In order to obtain complete use of the zinc it is also desirable that the cross-section of the zinc, such as the thickness of the zinc foil, in case ofV a foilv anode'. or the size of the zinc powder, in case of a porous powder anode. be kept suillciently small to permit substantially complete consumption of all oflthe zinc before the zinc hydroxide layer becomes so thick as to prevent of anode surface to be contacted by the electrolyte, should be at least in the neighborhood of thirty square inches (30 sq. in.) per gram of available oxygen in the depolarizer, to insure low internal resistance throughout the life of the cell. It will be obvious that if an excess of depolarizer is used, or if complete use of either the zinc or the depolarizer is not contemplated, that this ratio may be somewhat reduced. For example, a reasonably efficient use of the cell materials can be attained with an anode area above about twenty square inches (20 sq. in.) per gram of available oxygen. The term available oxygen refers to the oxygen in the depolarizer material which is available by electro-chemical reduction of the cathode during use of the cell.

An embodiment of the present invention which is particularly adapted to tropical use where high temperatures and humidity are encountered may have structural features similar to those of the construction shown in Figures l, 2 and 3. The steel can will have a cathode pellet of depolarizer material pressed into its bottom and such cathode may be formed of an oxide of silver, viz., AgO or AgzO, or a mixture of about ninety per cent (90%) mercurio oxide (HgO) and about ten per cent (10%) micronized graphite. If silver oxide is used the interior of the steel can should be silver plated. The anode roll of course will have the zinc foil thereof amalgamated and succissive turns separated by an electrolyte carrier composed of hemp, cotton or viscose paper. The paper preferably will be saturated with potassium hydroxide solution having a KOH concentration of about thirty-seven per cent (37%) and containing dissolved zinc in a weight ratio to the KOH of about sixteen to one hundred (Zn 16:KOH 100), and carefully drained to assure immobilization of the electrolyte. The cathode should be isolated from the anode assembly by suitable barrier means, preferably a sheet of glycerine-plasticized polyvinyl alcohol or a porous layer of one of the inorganic barrier materials mentioned above.

By way of example, one cell having the construction shown in Figure 1 with a cathode of mercurio oxide mixed with ten per cent (10%) graphite and pressed to a density of 7.2, had a diameter of seven eighths of an inch in.) and was five eighths of an inch (A in.) high. The zinc anode was formed of two mil (2 mil) zinc foil corrugated with two mil (2 mil) deep corrugations, the corrugated foil strip being nine thirty-seconds of an inch (3% in.) width and thirty six inches (36 in.) long. The foil was wound up with two four mil (4 mil) porous paper spacers three eighths inch in.) wide. The zinc projected ten mils mils) at the top of the roll and the paper three thirty-seconds of an inch (aar in.) at the bottom. The barrier con.. sisted of two one mil (l mil) plasticized polyvinyl alcohol film discs.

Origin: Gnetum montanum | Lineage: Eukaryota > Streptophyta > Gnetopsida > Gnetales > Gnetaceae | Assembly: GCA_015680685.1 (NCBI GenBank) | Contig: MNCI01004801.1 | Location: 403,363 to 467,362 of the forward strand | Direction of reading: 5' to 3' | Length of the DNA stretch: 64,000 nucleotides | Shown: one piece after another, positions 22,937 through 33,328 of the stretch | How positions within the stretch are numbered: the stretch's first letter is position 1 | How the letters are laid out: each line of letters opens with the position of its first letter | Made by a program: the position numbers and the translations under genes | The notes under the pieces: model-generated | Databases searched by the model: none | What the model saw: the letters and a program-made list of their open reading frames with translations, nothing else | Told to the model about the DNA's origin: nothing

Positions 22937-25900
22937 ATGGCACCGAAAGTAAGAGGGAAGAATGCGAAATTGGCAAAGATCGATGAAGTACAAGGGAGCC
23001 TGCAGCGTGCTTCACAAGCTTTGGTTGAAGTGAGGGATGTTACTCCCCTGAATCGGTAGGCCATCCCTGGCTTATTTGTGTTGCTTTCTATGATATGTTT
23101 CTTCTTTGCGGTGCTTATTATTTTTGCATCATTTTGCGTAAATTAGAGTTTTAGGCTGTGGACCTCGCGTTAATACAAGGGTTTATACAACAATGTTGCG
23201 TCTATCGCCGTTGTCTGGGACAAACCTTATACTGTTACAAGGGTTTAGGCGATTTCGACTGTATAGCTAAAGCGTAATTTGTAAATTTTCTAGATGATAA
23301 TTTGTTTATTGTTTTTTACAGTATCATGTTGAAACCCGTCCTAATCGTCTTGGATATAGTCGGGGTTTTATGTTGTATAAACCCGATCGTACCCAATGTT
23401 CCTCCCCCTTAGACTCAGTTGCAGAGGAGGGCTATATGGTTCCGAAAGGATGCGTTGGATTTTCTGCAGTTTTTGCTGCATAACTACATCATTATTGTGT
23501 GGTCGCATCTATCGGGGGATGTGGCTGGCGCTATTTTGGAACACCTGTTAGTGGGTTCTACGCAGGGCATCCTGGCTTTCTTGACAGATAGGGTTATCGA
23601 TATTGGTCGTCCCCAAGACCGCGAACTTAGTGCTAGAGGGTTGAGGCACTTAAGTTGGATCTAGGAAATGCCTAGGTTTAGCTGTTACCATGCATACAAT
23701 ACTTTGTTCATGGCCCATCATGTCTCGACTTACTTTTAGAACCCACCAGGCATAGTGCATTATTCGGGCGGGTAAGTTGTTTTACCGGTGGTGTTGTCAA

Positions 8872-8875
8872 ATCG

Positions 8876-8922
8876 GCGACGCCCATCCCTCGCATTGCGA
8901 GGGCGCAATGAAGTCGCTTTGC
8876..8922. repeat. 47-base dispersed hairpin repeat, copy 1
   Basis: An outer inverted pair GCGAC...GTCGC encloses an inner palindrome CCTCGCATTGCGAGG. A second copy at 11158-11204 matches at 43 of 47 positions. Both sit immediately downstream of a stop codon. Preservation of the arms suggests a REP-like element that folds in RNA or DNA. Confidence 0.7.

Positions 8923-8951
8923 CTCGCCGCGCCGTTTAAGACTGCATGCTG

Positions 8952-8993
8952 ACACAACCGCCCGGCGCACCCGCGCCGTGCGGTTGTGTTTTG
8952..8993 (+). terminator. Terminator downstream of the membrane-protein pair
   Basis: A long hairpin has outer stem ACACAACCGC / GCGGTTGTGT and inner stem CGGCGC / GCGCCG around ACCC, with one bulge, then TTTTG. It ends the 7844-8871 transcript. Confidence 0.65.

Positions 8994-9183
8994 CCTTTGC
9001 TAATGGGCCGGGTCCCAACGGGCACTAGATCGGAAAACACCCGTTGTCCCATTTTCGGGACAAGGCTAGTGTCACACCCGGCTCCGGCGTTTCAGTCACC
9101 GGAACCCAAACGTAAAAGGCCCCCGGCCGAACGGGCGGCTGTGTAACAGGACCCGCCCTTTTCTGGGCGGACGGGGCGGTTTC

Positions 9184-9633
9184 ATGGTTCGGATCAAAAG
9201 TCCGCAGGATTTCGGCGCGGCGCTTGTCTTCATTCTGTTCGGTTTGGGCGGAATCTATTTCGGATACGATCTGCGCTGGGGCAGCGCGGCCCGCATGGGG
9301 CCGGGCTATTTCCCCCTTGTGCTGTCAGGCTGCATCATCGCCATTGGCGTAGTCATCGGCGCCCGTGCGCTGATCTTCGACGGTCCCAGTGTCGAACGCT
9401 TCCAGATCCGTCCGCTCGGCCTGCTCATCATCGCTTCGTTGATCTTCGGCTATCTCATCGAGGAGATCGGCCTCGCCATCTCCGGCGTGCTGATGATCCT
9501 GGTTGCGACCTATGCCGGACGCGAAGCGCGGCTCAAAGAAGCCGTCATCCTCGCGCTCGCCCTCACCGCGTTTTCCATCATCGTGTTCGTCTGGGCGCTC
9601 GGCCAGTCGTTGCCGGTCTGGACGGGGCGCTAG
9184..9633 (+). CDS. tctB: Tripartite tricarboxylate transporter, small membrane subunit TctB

Figures 4 to 17 of the drawings illustrate further embodiments of the invention, showing other means for obtaining efficient cell assemblies, extended eifective anode surface areas, and other structurally useful features. of certain of these structures and combinations of certain features thereof are claimed specifically in the co-pending applications, referred to aboye. The similar parts of the various embodiments, so far as possible, have been numbered in the same manner as in the embodiment shown in Figures 1 to 3.

Figure 4 shows a section of a fiat dry primary The details cell having a folded perforated zinc foil anode I 34 and a cathode pellet ill of a conductive oxygen-yielding compound. The cell container and positive terminal comprises a shallow circular cup |30 of steel or other metal inert to the alkaline electrolyte. The side wall of the cup is preferably coated with an insulating coating |36 inert to the electrolyte, for example, polystyrene applied as a xylol solution and dried. Cathode composition |3| is pressed into a depression of reduced diameter in the bottom of the cup under high pressure. If desired the bottom of the cup may first be sprayed with a graphite paint to improve the contact between the cathode and the bottom. A suitable paint may be formed of ten per cent (10%) by weight of graphite and two per cent (2%) ethyl cellulose in a xylol solution.

A porous barrier disc |32 is located over the depolarizer layer and it may be in the form of a disc pressed from dry magnesium hydroxide powder. It is also possible to spray the layer |32 onto the cathode by using a suspension of the powder in a volatile solvent containing a small proportion of a dissolved resin binder, such as polystyrene.

A paper disc |45 of porous paper is disposed over barrier disc |32. Alkali-treated natural cellulose paper, or viscose paper made of regenerated cellulose fibres are satisfactoryI as well as polystyrene fibre sheet. The paper disc is immersed in the cell electrolyte, drained of freefiowing liquid and laid on the barrier` disc |32. Some of the electrolyte then passes into and impregnates the barrier |32.

The cell anode |34 comprises a perforated zinc foil cut out into a chain of discs joined at their edges as shown in Figure 5. The chain is folded at the joined areas to bring the discs into a stack and a porous paper disc |35 is inserted between eachv adjacent pair of zinc discs. The circular paper discs are cut away at one side to leave straight edges |46 (Figure 6) which fit into the folds of the zinc anode |34. Perforations |44 in the several joined anode discs are preferably in substantial alignment when the anode is folded, as shown in Figure 4.